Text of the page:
The strange thing in my case is that I never self-harmed until I was drugged with SSRIs. And I have never had any impulse to do such since I went off SSRIs in August 2015. None. It’s yet another behavior completely attributable (in my case at least) to the effects of the poisons they call medicine.

  • I don’t know anything about Congress investigating the APA- that’s news to me. I did know they investigated NAMI. Forced them to reveal their corporate donors, which they hadn’t ever been willing to do before. Unfortunately, they still don’t reveal how much pharma donates. Their donor sheet is organized in tiers, and I think the top donation tier was something like 1mil+ (Might have been 100k+). There’s really no way to know how many millions are being donated by the corporations, and specifically by pharma as a whole. I think the investigation was back in 2010 by Chuck Schumer’s office in the Senate.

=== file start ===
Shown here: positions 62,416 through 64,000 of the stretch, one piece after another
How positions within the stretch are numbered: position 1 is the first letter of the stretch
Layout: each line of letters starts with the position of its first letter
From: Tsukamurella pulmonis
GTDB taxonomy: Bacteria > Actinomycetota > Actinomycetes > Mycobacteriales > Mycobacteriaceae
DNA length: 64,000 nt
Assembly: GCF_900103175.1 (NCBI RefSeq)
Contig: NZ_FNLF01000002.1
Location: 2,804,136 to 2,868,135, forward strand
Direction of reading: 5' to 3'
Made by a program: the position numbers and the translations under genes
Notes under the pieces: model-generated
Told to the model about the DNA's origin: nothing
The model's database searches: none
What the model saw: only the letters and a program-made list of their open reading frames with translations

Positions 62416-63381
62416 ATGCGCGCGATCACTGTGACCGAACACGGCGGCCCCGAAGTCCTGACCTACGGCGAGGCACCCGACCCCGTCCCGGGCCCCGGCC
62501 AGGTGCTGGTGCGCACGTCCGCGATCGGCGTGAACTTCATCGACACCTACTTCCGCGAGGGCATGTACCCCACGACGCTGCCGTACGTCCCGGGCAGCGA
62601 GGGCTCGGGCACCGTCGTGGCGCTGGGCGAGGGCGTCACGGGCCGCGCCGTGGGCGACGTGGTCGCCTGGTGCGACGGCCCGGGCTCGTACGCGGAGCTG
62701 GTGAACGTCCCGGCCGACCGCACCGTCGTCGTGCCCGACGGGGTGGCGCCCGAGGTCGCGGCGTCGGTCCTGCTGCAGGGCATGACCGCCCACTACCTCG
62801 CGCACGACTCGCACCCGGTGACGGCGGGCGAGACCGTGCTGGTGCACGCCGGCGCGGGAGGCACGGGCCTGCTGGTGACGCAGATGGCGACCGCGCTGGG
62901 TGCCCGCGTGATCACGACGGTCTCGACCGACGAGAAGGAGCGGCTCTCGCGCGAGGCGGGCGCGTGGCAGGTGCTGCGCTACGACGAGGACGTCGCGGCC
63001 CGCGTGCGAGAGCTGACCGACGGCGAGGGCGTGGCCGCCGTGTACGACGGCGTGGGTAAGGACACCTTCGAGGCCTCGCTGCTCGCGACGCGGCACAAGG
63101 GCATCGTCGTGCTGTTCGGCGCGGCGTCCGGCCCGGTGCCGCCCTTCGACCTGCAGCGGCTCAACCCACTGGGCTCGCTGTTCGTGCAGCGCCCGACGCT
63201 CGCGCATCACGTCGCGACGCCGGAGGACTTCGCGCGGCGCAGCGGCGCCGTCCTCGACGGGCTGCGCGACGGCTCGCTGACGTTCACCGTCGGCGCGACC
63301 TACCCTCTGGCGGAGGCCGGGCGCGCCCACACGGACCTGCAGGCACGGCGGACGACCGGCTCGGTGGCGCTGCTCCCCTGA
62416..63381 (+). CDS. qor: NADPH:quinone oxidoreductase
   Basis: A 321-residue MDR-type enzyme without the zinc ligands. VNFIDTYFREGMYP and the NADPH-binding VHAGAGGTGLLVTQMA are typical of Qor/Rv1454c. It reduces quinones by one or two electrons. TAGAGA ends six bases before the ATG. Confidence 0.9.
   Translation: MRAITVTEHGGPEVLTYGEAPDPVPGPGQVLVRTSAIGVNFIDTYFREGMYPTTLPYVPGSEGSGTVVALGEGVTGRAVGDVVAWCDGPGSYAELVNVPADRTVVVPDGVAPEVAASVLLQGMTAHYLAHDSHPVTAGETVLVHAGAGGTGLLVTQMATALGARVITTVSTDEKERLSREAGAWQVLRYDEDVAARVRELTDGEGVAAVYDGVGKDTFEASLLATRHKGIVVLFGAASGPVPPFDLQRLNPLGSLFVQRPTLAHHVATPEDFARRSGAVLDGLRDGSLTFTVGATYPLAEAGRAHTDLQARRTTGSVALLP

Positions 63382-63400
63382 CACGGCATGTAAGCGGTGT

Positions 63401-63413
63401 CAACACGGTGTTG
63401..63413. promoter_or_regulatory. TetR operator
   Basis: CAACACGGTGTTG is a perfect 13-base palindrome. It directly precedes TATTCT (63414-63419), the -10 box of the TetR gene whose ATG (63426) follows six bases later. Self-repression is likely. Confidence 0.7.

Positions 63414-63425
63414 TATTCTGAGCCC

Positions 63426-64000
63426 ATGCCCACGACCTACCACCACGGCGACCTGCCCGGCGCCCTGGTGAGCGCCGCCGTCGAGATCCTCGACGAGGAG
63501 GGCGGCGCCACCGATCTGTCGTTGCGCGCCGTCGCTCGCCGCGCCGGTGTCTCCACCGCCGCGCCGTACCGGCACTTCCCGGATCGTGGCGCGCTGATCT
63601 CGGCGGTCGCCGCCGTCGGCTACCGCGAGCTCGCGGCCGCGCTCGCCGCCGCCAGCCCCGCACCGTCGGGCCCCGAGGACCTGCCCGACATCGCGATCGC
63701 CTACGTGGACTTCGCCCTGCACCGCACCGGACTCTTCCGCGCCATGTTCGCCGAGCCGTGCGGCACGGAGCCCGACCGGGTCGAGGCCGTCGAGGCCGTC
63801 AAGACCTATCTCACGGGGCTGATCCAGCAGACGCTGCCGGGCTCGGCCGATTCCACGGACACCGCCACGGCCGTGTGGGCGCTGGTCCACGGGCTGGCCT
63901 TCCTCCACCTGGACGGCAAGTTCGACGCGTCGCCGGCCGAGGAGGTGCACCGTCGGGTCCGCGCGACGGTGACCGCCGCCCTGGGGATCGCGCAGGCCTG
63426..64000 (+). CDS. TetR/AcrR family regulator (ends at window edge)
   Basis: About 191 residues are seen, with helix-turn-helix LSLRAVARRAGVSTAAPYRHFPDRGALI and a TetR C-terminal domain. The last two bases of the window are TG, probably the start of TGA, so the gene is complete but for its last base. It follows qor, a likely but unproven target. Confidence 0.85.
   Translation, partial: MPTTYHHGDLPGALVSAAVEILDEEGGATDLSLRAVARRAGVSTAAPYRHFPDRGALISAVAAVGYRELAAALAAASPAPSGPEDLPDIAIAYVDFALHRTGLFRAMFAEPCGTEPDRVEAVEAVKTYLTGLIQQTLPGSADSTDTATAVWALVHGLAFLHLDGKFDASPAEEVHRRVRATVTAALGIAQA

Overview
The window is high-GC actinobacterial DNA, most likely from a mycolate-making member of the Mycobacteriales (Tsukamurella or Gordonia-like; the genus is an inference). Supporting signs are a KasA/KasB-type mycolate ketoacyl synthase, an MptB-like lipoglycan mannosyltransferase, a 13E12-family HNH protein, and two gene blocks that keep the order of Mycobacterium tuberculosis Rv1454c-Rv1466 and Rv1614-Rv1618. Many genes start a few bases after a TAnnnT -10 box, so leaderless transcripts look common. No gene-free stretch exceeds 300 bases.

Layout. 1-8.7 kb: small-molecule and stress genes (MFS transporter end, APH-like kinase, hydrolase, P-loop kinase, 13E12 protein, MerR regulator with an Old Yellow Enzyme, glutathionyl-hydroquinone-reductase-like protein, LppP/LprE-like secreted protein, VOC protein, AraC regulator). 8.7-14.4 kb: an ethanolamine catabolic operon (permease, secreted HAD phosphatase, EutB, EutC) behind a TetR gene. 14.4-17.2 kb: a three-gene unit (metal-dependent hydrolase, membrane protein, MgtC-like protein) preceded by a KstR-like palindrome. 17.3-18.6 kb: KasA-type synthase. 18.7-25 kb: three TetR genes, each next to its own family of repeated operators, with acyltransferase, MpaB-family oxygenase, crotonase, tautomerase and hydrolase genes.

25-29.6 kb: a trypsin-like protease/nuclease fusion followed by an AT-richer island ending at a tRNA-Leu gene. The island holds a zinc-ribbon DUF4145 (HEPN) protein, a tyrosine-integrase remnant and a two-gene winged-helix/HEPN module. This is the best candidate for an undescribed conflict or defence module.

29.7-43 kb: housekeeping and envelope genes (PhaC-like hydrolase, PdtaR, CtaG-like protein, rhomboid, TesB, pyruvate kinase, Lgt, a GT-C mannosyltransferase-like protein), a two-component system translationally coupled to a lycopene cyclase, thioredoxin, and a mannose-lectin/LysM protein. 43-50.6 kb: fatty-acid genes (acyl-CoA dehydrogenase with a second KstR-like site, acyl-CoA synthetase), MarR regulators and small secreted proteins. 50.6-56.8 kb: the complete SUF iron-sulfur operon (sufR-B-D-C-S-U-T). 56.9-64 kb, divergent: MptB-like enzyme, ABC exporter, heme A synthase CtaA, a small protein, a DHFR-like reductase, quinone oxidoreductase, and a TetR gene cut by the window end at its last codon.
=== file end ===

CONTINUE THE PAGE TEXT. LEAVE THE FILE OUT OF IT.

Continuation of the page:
• Decent article, some boneheaded comments though. Particularly the ones who keep insisting that psychiatrists don’t prescribe narcotics. I have come to believe that I am incredibly lucky that I don’t like how narcotics make me feel. The only one I was ever able to tolerate was Darvocet. Thankfully that one was removed from the market and I got off pain pills altogether after an 8 year odyssey of prescribing by shrinks. Psychiatrists (and other MDs) have done their best to get me hooked on heavy pain pills. Two psychiatrists continued to write 30 day supplies for Darvocet immediately after I was released from the hospital from overdose attempts. It’s the medical version of Russian Roullette. One psychiatrist treated me for pain with Darvocet, Dilaudid, and strong NSAIDS such as Celebrex without any rheumatoid testing. I got some lovely intestinal bleeding from that combo. Shrinks are the most irresponsible lot of doctors there are because they are taught not to match physiological indicators of illness with drugs but to match behaviors and feelings with drugs. And they pretty much throw the whole pharmacy at service users. It’s the same approach as drone bombing a village to get one bad guy. They throw the entire arsenal of drugs at the consumer and basically just cross their fingers and hope the magic incantation they wrote on their prescription pad works. And when the consumer becomes delirious/psychotic from the combo, they call it ‘serious mental illness’. The mentally ill group is the group of lab coat wearing maniacs masquerading as doctors. SMH